ROLLAND: Well, yeah, and Scott mentioned a reluctance to spend money on social programs that might do some good in, you know, diverting people away from prison life, so to speak. But there’s also a reluctance to spend any money, and these things don’t, excuse me, don’t cost that much money, on rehabilitation programs, you know, during prison. Excuse me. And so what you get is, you know, the average stay in prison is about two years. So the problem is, you talk to anybody who understands what it’s like to be in those crowded prisons and they’ll say that people come out worst than they go in. So as a consequence, you have a very high recidivism rate, you know, meanwhile – so it’s really just a revolving door.

PENNER: Okay. Go ahead, JW.

AUGUST: Well, and it’s not just Three Strikes, it’s also the war on drugs. When Nixon’s war on drugs began, that dramatically changed what has happened in the prison, the makeup of the prisoners, and I don’t think for the better either. You have many people in there doing crimes for – self-inflicted crimes. Back in the day, back in the ‘80s, California had one of the best, most progressive prison systems. Low recidivism rate, you know, not a lot of prisoners coming back. What’s happened? Well, you can point to the fact that a lot of this evolved from, one, the war on drugs, and, two, the Three Strikes law, and then the confusing sentencing guidelines in the state. I mean, one judge will give you one thing, another judge’ll give you another. All that adds to this boil. But the whole – kind of the glue that holds this mess together—because other states have these problems—is the very – the most powerful union in the state, and that’s the union that the prison guards belong to.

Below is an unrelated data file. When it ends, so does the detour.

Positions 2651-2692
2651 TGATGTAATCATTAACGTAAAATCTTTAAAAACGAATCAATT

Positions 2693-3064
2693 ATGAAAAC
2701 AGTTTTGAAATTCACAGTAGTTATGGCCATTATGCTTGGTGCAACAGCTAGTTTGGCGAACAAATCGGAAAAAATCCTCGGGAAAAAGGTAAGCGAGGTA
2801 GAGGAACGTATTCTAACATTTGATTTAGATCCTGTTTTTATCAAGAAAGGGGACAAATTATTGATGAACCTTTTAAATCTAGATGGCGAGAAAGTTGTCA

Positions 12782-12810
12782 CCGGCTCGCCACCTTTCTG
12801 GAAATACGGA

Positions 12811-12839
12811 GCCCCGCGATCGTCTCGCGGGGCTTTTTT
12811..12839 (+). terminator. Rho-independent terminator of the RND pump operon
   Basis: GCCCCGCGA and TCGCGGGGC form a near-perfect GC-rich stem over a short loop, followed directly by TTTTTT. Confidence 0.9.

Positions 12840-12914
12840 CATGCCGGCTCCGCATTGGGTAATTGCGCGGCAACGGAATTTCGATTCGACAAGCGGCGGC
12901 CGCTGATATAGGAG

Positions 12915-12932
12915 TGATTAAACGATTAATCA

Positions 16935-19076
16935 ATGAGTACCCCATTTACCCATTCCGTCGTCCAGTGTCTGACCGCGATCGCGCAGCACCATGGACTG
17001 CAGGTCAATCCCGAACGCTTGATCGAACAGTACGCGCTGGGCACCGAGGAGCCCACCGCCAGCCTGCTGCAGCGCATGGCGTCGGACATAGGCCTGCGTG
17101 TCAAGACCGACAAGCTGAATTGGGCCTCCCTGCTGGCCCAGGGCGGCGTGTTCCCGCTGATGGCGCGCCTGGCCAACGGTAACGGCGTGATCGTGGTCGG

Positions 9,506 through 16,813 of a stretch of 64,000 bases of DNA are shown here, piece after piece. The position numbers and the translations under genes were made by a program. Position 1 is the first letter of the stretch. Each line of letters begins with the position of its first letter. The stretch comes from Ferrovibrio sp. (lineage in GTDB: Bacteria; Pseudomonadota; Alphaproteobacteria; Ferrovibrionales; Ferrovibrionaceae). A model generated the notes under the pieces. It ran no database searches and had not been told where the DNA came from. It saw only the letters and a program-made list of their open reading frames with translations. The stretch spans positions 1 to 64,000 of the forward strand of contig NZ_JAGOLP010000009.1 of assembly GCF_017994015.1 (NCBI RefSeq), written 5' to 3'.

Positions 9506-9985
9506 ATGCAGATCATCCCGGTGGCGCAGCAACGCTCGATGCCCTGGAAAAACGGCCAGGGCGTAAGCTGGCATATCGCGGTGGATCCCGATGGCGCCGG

PENNER: But I’m wondering about the role of politicians here, JW. How culpable are politicians who are worried that they might be seen as soft on crime if they encourage changing or limiting the Three Strikes law or even opposing the prison guard union?